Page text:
The photographer Holger Nitschke from Lower Saxony has been photographing for 17 years with a focus on portrait and fashion, but only for the last year and a half in analog. The analog madness began with his friend and analog lover Reimund Belling, who also developed Films for Holger in the beginning. In the meantime, Holger does everything himself, from photography to scanning, and he's also trying his hand at making paper prints. Always at his side is his partner Ilka, who is responsible for the styling of the Models. Holger stumbled upon Lomography in his research on experiments with expired film and has since shared his unique portraits in his LomoHome.
For his last shoot, Holger had his Contax 139Quartz with 50mm/1.7 Planar by his side, and our new Babylon Kino ISO 13 Film in his luggage. He shares his wonderful shots and also his thoughts about this super slow film in the following interview.
"Besides some deliberately defocused images, I have extended the exposure time with the intention of creating "blurred" (dreamlike) images."
You tested the Babylon Kino Film - what is your first impression? What did you particularly like?
First of all: the packaging is totally cool and stylish (but that's what it is with every Lomo product). Honestly, it's very important to me how products (especially those related to photography, music, art) are packaged.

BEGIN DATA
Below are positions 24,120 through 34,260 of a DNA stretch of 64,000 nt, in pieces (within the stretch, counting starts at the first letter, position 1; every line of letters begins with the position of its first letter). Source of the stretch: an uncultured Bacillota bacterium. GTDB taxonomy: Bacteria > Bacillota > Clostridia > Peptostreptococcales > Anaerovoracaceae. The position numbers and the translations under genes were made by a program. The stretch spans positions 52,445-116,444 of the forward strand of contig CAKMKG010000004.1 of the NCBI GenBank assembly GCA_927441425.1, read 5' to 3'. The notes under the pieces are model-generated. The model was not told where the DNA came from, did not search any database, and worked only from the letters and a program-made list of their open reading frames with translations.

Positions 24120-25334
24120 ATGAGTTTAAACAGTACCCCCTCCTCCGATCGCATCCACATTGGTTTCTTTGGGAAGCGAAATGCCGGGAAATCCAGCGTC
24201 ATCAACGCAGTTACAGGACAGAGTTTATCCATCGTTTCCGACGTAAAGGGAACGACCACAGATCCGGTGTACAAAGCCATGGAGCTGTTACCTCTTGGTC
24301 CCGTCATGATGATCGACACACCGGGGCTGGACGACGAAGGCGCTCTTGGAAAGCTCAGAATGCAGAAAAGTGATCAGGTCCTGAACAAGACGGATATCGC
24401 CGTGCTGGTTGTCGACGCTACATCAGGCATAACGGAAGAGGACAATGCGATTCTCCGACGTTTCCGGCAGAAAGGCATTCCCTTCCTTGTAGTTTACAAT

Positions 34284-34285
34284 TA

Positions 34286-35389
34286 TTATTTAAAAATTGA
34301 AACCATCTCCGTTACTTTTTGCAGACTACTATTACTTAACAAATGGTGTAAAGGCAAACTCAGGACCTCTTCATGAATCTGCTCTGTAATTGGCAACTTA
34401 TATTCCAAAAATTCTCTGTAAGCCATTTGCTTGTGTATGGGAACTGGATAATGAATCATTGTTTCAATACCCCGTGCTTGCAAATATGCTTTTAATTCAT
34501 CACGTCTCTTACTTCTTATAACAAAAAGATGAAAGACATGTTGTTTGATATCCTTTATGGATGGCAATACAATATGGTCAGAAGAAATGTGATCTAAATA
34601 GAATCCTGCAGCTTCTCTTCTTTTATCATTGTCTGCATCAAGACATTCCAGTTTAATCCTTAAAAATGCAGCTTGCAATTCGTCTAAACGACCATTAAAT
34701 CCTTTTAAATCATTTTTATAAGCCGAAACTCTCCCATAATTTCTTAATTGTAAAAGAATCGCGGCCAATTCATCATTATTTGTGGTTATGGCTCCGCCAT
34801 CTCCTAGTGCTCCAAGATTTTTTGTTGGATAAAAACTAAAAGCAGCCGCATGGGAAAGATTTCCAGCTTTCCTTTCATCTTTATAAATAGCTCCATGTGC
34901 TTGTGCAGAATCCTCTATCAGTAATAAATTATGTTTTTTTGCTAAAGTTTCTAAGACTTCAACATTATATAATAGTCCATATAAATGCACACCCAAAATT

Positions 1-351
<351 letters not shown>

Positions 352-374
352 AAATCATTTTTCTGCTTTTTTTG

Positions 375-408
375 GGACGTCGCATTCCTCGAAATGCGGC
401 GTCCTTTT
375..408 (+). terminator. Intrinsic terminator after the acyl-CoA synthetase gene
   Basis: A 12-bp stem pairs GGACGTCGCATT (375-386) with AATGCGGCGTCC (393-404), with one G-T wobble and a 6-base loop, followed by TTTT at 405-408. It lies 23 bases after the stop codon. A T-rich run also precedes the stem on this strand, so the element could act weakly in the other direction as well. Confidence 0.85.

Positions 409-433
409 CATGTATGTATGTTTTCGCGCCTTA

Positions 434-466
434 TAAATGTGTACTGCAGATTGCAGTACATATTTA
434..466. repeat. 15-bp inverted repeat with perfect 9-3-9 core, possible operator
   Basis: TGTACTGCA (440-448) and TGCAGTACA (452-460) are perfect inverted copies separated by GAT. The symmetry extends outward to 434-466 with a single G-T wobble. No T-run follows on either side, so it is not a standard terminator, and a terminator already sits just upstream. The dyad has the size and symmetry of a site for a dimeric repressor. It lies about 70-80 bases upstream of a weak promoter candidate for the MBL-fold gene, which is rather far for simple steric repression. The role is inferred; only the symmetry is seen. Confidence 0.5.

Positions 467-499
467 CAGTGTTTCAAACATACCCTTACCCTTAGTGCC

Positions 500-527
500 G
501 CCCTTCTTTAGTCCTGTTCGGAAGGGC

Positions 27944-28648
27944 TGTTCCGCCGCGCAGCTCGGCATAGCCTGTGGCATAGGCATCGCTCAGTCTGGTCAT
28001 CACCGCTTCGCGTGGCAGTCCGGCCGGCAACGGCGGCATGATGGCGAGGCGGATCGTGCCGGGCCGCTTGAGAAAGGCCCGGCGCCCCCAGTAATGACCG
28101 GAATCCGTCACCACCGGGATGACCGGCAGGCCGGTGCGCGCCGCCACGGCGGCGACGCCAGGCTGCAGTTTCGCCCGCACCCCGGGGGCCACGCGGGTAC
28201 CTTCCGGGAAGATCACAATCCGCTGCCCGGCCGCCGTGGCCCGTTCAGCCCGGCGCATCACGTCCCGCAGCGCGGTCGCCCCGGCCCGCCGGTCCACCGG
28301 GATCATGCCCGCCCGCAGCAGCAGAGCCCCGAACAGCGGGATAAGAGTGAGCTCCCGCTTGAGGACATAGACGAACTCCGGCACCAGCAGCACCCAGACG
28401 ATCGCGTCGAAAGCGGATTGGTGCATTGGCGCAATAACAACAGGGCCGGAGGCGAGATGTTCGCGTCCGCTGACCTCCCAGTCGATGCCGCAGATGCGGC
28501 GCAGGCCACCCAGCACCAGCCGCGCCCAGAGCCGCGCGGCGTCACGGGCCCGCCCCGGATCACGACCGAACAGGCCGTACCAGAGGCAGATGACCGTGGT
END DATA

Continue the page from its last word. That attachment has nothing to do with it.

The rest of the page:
The Babylon Kino is an absolutely "light-weak" film, which makes the sun or spotlight almost indispensable. During our shooting, we faced the problem that the promised evening bombshell sunlight was unfortunately covered by clouds. Since I absolutely don't like to work with tripods (and forgot my Rotolights at home) and prefer to use the available light on-location, I had no other choice than to adapt to the local light conditions. Since I love to experiment, I liked that I had to adapt my way of working (restricting would be the wrong word).
In conclusion, I can say that otherwise I probably wouldn't have created such pictures (like those of this series).
Did you have a special approach/theme for the series?
I like to be spontaneous and improvise, especially when I have a model in front of my camera for the first time, as was the case with Lena We chose a light and a dark outfit – to show the contrasts of black and white.
I really like the whole series, my favorite is the photo where the light breaks through the clouds with Lena blurred in the foreground.
Last but not least, tips and tricks for all those who want to use the Babylon Kino Film in the future?
Don't forget your lamps at home – but seriously, pick a Camera, a fast lens and off you go – expose as long as you want, look for stronger contrasts in the surrounding area, and don't overexpose the pictures.
Many thanks to Holger for the wonderful photos and for sharing his thoughts and impressions of the Babylon Kino ISO 13 Film. Check out his Website, Instagram, and his LomoHome and get inspired! Many thanks also to model Lena.